While some people advocate feeling a dog's nose to determine if it has a fever, the only way to tell for sure if a dog has a fever is to takes its temperature using a rectal thermometer. It is best to use a digital thermometer made just for dogs. Lubricate the tip with petroleum jelly or baby oil, and insert it about an inch into the dog's rectum. Most digital thermometers provide a result within 60 seconds. 
A dog's normal temperature range is 99.5 to 102.5 degrees Fahrenheit. A reading of 103 degrees Fahrenheit or higher indicates that the dog has a fever.  A temperature of 106 degrees Fahrenheit or above can cause fatal complications.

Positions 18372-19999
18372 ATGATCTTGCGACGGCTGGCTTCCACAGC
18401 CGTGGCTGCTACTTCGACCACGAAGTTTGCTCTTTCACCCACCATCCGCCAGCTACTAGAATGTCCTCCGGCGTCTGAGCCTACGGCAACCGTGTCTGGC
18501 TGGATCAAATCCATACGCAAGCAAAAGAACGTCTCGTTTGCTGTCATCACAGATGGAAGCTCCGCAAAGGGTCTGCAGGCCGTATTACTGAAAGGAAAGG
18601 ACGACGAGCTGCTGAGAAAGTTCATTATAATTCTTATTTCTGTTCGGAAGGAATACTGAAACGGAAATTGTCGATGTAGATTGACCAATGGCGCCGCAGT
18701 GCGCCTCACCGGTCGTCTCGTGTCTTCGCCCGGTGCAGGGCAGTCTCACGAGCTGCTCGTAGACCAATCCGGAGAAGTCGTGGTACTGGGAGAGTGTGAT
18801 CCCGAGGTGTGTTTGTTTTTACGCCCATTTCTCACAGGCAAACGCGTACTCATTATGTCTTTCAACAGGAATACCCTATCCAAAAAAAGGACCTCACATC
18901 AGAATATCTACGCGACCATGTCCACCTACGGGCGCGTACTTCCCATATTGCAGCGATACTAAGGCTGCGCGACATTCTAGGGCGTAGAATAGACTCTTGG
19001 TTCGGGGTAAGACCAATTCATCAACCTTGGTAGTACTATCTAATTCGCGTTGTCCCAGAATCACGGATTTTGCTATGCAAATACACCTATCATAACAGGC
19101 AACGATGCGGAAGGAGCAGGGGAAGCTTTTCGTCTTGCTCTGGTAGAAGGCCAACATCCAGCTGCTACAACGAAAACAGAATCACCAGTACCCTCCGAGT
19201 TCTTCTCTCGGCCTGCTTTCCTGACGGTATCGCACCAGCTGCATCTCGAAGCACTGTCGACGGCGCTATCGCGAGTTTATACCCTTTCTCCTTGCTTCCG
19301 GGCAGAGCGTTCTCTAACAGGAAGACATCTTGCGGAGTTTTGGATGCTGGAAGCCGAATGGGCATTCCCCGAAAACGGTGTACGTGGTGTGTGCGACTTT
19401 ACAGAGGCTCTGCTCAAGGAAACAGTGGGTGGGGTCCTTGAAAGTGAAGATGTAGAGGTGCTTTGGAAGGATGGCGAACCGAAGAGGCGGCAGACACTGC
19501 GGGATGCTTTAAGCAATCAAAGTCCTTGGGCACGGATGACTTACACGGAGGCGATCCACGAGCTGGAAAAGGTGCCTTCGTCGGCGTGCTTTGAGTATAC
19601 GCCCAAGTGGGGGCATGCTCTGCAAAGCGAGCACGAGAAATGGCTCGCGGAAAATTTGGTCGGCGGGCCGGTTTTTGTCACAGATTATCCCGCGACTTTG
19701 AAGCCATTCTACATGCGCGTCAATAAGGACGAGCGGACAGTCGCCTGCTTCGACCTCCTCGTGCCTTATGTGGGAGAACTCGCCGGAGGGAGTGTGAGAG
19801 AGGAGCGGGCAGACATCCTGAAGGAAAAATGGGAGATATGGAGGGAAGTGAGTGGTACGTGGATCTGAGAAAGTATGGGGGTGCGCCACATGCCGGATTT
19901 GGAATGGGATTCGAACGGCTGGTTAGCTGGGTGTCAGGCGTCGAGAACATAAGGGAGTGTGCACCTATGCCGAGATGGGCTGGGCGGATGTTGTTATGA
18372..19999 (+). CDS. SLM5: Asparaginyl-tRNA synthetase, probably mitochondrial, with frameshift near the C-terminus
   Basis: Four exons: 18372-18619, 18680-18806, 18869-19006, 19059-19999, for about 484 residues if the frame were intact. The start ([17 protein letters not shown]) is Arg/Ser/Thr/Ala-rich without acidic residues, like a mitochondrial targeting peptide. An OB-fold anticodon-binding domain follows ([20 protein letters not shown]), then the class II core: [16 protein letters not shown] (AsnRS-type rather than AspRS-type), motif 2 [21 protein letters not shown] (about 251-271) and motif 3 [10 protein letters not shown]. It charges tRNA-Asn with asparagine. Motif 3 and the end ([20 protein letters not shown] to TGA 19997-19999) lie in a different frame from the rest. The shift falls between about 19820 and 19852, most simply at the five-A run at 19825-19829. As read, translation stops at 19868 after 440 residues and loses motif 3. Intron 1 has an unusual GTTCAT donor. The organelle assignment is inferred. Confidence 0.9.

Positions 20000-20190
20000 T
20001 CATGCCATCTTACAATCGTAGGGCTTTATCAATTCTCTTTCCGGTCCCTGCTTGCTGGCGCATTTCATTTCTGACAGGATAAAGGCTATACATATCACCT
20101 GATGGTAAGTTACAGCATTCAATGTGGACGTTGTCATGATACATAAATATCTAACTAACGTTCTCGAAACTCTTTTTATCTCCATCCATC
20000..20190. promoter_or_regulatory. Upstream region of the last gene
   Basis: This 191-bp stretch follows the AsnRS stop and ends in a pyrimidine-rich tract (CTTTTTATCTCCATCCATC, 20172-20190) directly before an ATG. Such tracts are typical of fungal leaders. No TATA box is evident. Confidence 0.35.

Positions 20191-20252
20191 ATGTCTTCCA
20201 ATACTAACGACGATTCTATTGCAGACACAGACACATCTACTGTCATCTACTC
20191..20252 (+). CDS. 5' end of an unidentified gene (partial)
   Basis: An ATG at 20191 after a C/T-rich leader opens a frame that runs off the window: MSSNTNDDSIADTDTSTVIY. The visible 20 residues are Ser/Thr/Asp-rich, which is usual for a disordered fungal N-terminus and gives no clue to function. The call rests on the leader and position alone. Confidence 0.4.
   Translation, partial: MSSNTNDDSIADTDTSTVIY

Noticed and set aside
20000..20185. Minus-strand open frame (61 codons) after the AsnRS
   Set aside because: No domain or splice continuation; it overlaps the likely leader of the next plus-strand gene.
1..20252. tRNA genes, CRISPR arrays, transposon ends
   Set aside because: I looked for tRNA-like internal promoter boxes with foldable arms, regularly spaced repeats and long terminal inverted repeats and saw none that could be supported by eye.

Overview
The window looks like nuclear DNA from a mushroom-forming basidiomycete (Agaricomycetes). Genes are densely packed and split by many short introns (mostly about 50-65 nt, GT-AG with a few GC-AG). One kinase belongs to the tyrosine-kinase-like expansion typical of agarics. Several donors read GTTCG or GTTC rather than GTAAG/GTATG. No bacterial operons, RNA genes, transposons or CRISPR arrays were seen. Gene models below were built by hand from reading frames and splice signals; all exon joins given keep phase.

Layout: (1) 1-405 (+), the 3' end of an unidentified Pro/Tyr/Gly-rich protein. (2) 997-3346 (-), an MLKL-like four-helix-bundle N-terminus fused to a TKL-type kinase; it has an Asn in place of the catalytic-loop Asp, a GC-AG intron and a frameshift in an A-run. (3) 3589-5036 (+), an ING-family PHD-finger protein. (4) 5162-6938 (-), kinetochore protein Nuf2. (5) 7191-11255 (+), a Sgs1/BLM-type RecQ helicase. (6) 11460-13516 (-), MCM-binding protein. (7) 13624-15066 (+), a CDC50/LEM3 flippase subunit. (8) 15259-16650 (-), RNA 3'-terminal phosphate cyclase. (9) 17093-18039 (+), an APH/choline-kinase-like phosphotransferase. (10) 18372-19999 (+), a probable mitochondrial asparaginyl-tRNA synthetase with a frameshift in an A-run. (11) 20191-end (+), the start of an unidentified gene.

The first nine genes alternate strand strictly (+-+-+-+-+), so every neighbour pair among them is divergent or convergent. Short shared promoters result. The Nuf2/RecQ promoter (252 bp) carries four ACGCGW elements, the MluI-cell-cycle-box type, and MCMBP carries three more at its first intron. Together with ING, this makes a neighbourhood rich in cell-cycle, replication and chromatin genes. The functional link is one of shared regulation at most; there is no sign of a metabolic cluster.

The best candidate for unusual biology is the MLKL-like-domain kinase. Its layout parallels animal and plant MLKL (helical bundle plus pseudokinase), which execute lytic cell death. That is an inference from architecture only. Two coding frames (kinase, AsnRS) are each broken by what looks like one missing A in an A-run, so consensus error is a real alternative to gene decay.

Fever often goes undetected in dogs. Some signs and symptoms that may indicate that a dog has a fever include:
- Appetite loss
- Discharge from the nose 
Infections, vaccinations and toxins are some things that can cause fever to develop in a dog, but sometimes the cause is unknown. A dog with a temperature over 103 degrees Fahrenheit requires a veterinary consultation, and a fever over 106 degrees Fahrenheit is considered an emergency. 
To lower a dog's fever, apply water to its fur, especially to the feet and around the ears. Encourage the dog to drink water to avoid dehydration.